“People can gather around their TV and watch their favorite team in their language and that creates a special feeling.”

Both Janda and Hundal point to the fact that the broadcast has connected multiple generations of Punjabis to the game of hockey in a way they weren’t before.

The broadcast is also seeing a boost now that Khaira has found a permanent role with the Oilers – giving HNIP a familiar face to feature and one that Indian people everywhere can celebrate.

“He’s representing the hopes and dreams of so many young South Asians,” Hundal said emphatically.

“To see someone that looks like him play in the NHL goes a long way.”


According to the IIHF Survey of Players there are just 1,293 Indians currently registered to play hockey back home in India and roughly one-quarter are women.

The country’s hockey is based in the northern parts of India such as Ladakh where it gets cold enough that hockey can be played on natural ice for a few months during the winter.

So, in light of this data, is India the next frontier for hockey?

Well, Janda says yes, but with a caveat.

“India is definitely the next global destination for hockey, but it’s such a new game there,” he said.

“It’s really starting from square one, even with simple things like geography, weather and infrastructure.”

Infrastructure is a financial thing, but if you’ve read the news lately you know that India is rising in that category. According to an October report from the World Economic Forum, India is the seventh largest economy in the world and is projected to trail only China by the year 2050.

Finding a player base shouldn’t be an issue. The country boasts 1.3 billion people and as stated earlier, hockey is already semi-engrained.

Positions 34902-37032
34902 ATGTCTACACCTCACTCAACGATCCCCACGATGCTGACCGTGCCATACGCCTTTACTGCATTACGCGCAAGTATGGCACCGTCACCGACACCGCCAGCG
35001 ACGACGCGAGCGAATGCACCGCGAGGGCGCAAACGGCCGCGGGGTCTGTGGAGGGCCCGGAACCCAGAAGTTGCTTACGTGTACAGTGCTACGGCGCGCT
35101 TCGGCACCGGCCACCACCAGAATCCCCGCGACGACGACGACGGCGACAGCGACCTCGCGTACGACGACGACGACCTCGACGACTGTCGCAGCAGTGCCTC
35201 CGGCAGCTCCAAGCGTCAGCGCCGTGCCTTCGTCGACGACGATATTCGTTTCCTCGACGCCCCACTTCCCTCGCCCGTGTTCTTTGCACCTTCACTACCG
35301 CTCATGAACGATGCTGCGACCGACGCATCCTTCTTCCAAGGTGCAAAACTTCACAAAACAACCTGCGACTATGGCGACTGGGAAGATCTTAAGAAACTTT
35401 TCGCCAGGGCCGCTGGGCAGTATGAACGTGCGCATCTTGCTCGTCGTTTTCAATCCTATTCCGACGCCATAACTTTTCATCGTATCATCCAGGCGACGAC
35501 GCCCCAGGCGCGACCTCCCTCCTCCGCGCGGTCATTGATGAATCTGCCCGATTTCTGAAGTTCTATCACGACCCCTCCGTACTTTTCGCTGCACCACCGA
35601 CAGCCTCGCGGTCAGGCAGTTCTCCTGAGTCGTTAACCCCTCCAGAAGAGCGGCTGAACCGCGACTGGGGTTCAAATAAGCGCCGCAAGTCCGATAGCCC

Understanding that India is hockey’s next frontier, Canadian legend Haley Wickenheiser launched the India2YYC Initiative project.

The project is two-pronged. First, Wickenheiser and former NHLer Andrew Ference led an envoy of hockey officials to Ladakh, India, to coach female players and expose more to the game in January.

“It’s just about more than [hockey]. It’s about empowering women and children, and it’s about giving them confidence. It’s about being a part of something bigger than yourself and making a difference in another part of the world,” Wickenheiser told the CBC.

Secondly, Wickenheiser will welcome those same participants to The Canadian Tire Wickenheiser World Female Hockey Festival in November 2018 to further their development and exposure to the game.

“Hockey is just a vehicle we use, but the lessons and the interactions, the emotions, go way past playing a sport. But by playing the sport we all connect.”

Wickenheiser’s initiative is an important one, but it’s still early days. India isn’t an ice hockey country yet, but the opportunity is there.

And given Khaira’s success and the impact of Hockey Night in Punjabi, it seems there is momentum for the game in India.